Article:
Format

Send to

Choose Destination
See comment in PubMed Commons below
Horm Behav. 2014 Mar;65(3):294-300. doi: 10.1016/j.yhbeh.2013.12.014. Epub 2014 Jan 4.

The orexin-1 receptor antagonist SB-334867 attenuates anxiety in rats exposed to cat odor but not the elevated plus maze: an investigation of Trial 1 and Trial 2 effects.

Author information

1
Department of Psychology C3A, Macquarie University, NSW 2109, Australia. Electronic address: Lauren.Staples@mq.edu.au.
2
Department of Psychology C3A, Macquarie University, NSW 2109, Australia.

Abstract

The orexins are hypothalamic neuropeptides most well known for their roles in regulating feeding and sleeping behaviors. Recent findings suggest that orexin-A may also modulate anxiety, although how and when the orexin system is involved remains unclear. To address this, we investigated the dose-dependent effects of the orexin-1 receptor antagonist SB-334867 in two rodent models of anxiety: the cat odor avoidance model and the elevated plus maze. In both models we tested the effects of SB-334867 when anxiety is novel (Trial 1) and familiar (Trial 2). In the first experiment, Wistar rats were treated with vehicle or SB-334867 (5, 10 or 20mg/kg, i.p.) prior to their first or second exposure to cat odor. During Trial 1, rats treated with 10mg/kg of SB-334867 approached the cat odor stimulus more than vehicle-treated rats. During Trial 2 the effects were more marked, with 10mg/kg of SB-334867 increasing approach times, increasing the number of times rats exited the hide box to engage in exploratory behavior, and decreasing overall hide times. In addition, the 20mg/kg dose decreased general activity during Trial 2. In the second experiment, the effects of SB-334867 (10 and 20mg/kg) were tested in the elevated plus maze. There were no significant differences produced by drug treatment during either Trial 1 or Trial 2. Results suggest that SB-334867 decreases anxiety induced by some, but not all, stressors.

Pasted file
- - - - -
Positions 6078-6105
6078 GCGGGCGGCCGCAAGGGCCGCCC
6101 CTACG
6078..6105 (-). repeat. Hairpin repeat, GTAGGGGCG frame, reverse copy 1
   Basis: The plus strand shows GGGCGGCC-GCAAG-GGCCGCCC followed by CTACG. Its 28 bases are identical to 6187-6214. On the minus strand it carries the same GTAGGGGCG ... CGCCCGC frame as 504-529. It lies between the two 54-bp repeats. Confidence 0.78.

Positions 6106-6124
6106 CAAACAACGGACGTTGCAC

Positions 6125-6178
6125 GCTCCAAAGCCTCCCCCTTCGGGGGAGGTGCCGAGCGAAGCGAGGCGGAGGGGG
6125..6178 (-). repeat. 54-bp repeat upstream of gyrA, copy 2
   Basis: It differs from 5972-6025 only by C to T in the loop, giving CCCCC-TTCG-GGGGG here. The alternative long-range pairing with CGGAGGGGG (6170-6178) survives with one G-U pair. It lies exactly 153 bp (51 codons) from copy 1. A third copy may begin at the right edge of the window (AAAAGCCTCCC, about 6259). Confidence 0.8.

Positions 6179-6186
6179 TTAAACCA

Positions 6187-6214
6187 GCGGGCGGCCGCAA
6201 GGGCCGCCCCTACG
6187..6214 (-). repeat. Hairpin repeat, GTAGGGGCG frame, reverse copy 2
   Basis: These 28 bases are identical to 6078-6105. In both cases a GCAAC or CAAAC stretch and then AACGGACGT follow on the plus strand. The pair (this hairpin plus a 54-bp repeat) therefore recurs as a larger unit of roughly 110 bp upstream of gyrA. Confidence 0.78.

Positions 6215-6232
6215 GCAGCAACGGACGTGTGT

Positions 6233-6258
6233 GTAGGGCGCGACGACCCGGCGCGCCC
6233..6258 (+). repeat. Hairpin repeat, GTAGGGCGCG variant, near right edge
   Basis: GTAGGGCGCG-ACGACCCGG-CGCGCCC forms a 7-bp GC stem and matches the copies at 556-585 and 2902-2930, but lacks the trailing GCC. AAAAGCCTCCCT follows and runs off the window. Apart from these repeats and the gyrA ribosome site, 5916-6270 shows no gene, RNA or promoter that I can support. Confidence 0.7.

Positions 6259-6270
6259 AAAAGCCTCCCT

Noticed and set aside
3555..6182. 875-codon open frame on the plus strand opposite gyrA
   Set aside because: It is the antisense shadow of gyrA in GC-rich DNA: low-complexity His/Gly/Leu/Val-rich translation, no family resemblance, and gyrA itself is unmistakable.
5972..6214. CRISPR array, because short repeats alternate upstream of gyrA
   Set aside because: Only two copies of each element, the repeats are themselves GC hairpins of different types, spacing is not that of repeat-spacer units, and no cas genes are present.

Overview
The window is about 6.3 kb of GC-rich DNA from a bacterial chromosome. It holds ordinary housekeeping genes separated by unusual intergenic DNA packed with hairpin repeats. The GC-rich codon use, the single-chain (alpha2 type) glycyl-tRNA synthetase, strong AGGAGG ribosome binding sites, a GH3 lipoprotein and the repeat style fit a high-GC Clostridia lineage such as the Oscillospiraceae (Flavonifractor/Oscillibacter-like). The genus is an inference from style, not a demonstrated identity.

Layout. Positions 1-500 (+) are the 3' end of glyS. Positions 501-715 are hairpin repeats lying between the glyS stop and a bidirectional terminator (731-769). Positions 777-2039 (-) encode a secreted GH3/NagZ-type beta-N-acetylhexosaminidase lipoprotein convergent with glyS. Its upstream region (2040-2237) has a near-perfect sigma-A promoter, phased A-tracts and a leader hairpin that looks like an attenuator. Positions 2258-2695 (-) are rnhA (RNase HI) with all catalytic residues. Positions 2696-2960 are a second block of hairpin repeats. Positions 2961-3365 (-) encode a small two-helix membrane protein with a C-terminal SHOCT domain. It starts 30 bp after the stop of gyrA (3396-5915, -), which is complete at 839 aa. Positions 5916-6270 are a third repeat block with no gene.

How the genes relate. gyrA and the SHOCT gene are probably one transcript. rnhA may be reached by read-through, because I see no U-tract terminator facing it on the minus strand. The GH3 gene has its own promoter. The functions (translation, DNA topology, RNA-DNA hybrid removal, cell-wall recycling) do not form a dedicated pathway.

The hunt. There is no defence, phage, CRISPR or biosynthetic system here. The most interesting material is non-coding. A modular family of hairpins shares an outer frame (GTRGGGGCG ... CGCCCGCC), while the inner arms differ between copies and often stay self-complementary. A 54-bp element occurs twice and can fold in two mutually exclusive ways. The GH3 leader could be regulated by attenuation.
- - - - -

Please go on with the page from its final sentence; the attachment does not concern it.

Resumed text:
KEYWORDS:

Anxiety; Elevated plus maze; Hypocretins; One trial tolerance; Orexins; Predator odor avoidance; SB-334867

PMID:
24397997
DOI:
10.1016/j.yhbeh.2013.12.014
[Indexed for MEDLINE]
PubMed Commons home

PubMed Commons

0 comments
How to join PubMed Commons

    Supplemental Content

    Full text links

    Icon for Elsevier Science
    Loading ...
    Support Center